Some of the links in the footnotes connect to Wikibooks pages that do not contain any information. After connecting to a Wikibooks link, clicking the back arrow brings you to the beginning of the PDF, not to the section you were reading. Navigation between footnotes and text is cumbersome.
The text is filled with misspellings, incorrect word use, jargon, incorrect use of plurals, grammatical errors, incomplete sentences and statements without explanation or support.
Considering the brevity of information provided the text is not culturally sensitive. The term “man” is used rather than the more appropriate term “human”.
This is not a textbook. The information provided is incomplete and outdated and is little more than an incomplete and unedited draft of course notes.
This open book is very comprehensive, however, I believe that the context of the book may be too comprehensive. Moreover, the text covers very broad read more
This open book is very comprehensive, however, I believe that the context of the book may be too comprehensive. Moreover, the text covers very broad fields of biology that students may not be able to grasp. However, the text is not in a traditional style, meaning that it contains less than 200 pages. Therefore, students will not get in depth knowledge. Some chapters appear to be incomplete.
The book appeared to be accurate. More specifically, the paragraphs, sentences, and phrases are very short resulting in great accuracy. Moreover, students can learn many topics very quickly and efficiently. Lastly, I noticed some mistakes but they were minor problems.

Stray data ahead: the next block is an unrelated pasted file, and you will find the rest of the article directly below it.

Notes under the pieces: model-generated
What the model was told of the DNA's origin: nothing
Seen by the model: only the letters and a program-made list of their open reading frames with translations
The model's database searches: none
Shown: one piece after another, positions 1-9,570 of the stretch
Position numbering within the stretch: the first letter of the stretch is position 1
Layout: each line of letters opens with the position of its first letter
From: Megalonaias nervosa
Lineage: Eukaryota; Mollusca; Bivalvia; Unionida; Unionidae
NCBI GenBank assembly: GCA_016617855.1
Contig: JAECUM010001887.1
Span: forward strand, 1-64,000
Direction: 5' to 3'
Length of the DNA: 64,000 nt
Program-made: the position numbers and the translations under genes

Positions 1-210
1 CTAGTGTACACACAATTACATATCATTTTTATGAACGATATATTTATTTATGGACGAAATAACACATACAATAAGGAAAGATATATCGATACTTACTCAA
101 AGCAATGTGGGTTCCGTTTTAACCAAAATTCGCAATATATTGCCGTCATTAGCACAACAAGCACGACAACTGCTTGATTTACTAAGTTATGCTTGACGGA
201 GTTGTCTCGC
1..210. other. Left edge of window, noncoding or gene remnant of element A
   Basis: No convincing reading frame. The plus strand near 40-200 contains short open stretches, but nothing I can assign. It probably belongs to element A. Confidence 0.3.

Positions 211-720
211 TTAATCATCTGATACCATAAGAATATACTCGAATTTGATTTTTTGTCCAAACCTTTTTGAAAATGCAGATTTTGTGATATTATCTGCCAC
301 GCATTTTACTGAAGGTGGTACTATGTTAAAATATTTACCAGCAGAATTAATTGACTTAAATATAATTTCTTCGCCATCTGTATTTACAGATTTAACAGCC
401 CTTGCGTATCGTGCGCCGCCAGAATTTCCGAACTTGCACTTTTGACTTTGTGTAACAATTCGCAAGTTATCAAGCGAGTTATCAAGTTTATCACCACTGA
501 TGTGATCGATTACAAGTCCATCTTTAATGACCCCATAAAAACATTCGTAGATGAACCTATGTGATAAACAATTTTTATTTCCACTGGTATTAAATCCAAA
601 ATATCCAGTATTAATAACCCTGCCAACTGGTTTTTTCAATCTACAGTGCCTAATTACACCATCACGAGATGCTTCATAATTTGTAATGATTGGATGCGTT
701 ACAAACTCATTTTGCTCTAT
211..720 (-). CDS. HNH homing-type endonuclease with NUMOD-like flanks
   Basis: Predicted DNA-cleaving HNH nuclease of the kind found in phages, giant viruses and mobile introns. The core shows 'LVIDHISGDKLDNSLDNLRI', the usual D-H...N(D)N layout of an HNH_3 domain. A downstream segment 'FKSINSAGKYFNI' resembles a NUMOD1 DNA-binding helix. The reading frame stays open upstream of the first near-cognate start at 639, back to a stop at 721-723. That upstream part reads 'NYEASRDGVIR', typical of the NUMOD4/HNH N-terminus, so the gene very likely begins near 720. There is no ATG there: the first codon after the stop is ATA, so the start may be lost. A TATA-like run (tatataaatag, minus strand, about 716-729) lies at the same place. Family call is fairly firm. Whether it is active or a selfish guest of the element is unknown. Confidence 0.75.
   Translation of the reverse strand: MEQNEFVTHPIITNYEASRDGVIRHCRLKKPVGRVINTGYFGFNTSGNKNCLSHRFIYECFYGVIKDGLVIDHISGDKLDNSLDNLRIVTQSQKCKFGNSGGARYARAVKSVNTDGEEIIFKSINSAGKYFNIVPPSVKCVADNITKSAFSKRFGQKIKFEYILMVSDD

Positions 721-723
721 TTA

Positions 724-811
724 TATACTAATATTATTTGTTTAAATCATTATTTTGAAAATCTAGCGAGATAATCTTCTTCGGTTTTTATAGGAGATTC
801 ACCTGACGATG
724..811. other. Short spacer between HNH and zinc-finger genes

Importantly, this book is very up-to-date and can be updated quickly if authors want. On-the-other-hand various chapters seem to be incomplete or too short (i.e. section 8.3.2). But the unique style of this book enables authors to update information easily.
The text was written very clearly, while the book is very short. It is very easy to read but scholars need prerequisite information before reading the material in this book.
The text is usually consistent but there are some exceptions. Many chapters were written with bullet points and short sentences. However, a few chapters were written with more information; leaving inconsistencies . The inconsistencies can be improved by further updates.
The text is very easily divisible. The text can be used for just quick review but not for extensive information. If the authors decide to keep the bullet point style this could be useful for students early in the biology world.
The book is divided into many chapters and subchapters. The topics in the text are presented in a very clear fashion. Individual chapters are appropriately organized.